Referring now to FIG. 6, a control flow diagram of the cooperative participation among three applications programs in handling a system resource constraint is illustrated. In step 1, applications program number 1 ("Appl 1") requests that a pool of memory in the form of multiple blocks or pages of memory be created by the storage manager 23'. At step 2, the storage manager, in response to step 1, creates a pool of memory of fixed and pageable buffers for Appl 1. Appl 1 then determines that a fixed buffer is needed, and requests a number of fixed buffers in main memory at step 3. The storage manager 23' (not shown) will then identify a buffer that is fixed based on the systems state indicator for a buffer and provides this buffer for use by the Appl 1.

Next in this example at step 4, applications program number 2 ("Appl 2") also requests that a pool of memory be created. In response to Appl 2's request for the creation of a pool, the storage manager 23', rather than creating a second pool, simply adds Appl 2 as a user at step 5 to the pool previously created. Thereafter, applications program number 3 ("Appl 3") requests that a pool of memory be created at step 6. In response, the storage manager 23', rather than creating another pool of memory, also adds Appl 3 as a user to the already created pool at step 7.

In the example illustrated in FIG. 6, Appl 2 then requests at step 8 a pageable buffer by notifying the storage manager 23' to set the buffer state indicator for a buffer as pageable, and in turn, the storage manager 23' (not shown) notifies the operating system to set the system state indicator for the pages of the selected buffer to pageable.

Appl 3 then requests a fixed buffer at step 9. As a result, the storage manager 23' (not shown) sets the buffer state indicator for a particular buffer to fixed, and notifies the operating system to set the system state indicator for the pages in the same buffer to a fixed state. Thereafter, in this example, Appl 1 requests a fixed buffer at step 10, and the storage manager 23' (not shown) sets the buffer state indicator for the selected buffer to fixed, and notifies the operating system to set the system state indicator for the pages in the same buffer to fixed.

As a result of these cumulative requests for buffers, the storage manager 23' determines that a fixed storage constraint has occurred and notifies all three applications programs of the fixed storage constraint at step 11. Appl 2 then attempts at step 12 to fix the buffer which was obtained as pageable, and this attempt is suspended due to the fixed storage constraint. Appl 3 then attempts at step 13 to get another fixed buffer. This attempt also is suspended in step 13 due to the fixed storage constraint.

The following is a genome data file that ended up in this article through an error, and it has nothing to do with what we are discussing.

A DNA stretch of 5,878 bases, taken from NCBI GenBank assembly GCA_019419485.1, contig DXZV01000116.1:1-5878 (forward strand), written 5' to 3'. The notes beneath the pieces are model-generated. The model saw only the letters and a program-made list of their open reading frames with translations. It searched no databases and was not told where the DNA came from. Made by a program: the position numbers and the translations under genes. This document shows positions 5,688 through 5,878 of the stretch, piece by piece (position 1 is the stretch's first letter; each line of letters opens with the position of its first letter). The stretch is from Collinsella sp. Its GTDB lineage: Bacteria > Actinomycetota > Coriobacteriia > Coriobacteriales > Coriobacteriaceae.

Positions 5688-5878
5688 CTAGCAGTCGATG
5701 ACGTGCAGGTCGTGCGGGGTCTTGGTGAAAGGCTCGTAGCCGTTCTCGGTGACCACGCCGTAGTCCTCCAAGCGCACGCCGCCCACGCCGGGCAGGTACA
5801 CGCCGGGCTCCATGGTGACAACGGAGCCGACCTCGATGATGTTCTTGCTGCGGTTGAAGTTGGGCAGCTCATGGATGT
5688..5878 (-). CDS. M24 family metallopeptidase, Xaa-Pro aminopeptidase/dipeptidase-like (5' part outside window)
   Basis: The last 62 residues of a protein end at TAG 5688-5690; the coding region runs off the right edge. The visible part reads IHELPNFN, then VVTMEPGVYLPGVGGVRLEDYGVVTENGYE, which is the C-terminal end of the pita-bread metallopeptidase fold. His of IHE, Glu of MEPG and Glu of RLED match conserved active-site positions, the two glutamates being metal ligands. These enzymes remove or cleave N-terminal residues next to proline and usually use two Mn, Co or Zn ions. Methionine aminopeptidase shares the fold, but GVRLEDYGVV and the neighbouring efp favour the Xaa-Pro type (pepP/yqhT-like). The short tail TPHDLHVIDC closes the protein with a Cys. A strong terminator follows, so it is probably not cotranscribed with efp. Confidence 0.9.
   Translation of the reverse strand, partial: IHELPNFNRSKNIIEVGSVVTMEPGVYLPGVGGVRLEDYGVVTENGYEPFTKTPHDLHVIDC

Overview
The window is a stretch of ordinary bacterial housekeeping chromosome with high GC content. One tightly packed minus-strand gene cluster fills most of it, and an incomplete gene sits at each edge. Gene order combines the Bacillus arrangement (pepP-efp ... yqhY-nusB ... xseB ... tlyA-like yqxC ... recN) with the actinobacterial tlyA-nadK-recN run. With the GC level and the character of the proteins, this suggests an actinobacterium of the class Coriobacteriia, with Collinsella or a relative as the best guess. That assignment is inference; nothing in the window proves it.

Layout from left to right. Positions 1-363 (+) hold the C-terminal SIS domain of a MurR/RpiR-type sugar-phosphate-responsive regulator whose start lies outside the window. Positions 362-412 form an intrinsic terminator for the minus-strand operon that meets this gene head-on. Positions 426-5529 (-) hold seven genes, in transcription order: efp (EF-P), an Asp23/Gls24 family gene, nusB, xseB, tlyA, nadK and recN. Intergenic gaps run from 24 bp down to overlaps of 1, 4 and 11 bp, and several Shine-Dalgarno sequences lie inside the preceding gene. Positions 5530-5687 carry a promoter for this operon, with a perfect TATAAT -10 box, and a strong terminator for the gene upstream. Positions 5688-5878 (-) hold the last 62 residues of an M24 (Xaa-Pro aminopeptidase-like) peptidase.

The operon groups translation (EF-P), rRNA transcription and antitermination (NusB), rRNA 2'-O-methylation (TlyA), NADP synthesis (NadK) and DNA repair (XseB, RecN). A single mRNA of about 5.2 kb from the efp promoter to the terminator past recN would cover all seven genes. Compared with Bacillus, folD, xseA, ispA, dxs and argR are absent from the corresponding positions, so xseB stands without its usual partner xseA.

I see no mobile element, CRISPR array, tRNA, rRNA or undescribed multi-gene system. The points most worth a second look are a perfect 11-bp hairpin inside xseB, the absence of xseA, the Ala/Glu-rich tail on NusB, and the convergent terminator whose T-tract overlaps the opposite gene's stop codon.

Thereafter, and in response to the notification from the storage manager 23' of a fixed storage constraint, Appl 1 at step 14 identifies buffers which it temporarily does not need to be fixed, and instructs the storage manager 23' to change the buffer state indicators for the identified buffers from fixed to don't care. Thereafter, the storage manager 23' at step 15 issues a page free command and notifies the operating system to change the system state indicator from fixed to pageable for each buffer having a buffer state indicator set to don't care until a sufficient number of pages have been "freed" (i.e., physical state changed to pageable) to accommodate the requests for fixed memory by Appl 2 and Appl 3. Operating system primitives will not be issued for every buffer's pages whose buffer state indicator is set to don't care. Rather, the storage manager 23' will only continue to notify the operating system to change the physical state of pages of buffers from fixed to pageable for those buffers whose buffer state indicators have been set to don't care by the applications program until the fixed storage constraint has been overcome. Thus, a number of buffers whose buffer state indicator has been set to don't care may not have their corresponding system state indicator changed from fixed to pageable, thereby avoiding the unnecessary overhead of issuing operating system primitives for buffers' pages not presently needed by the storage manager 23'.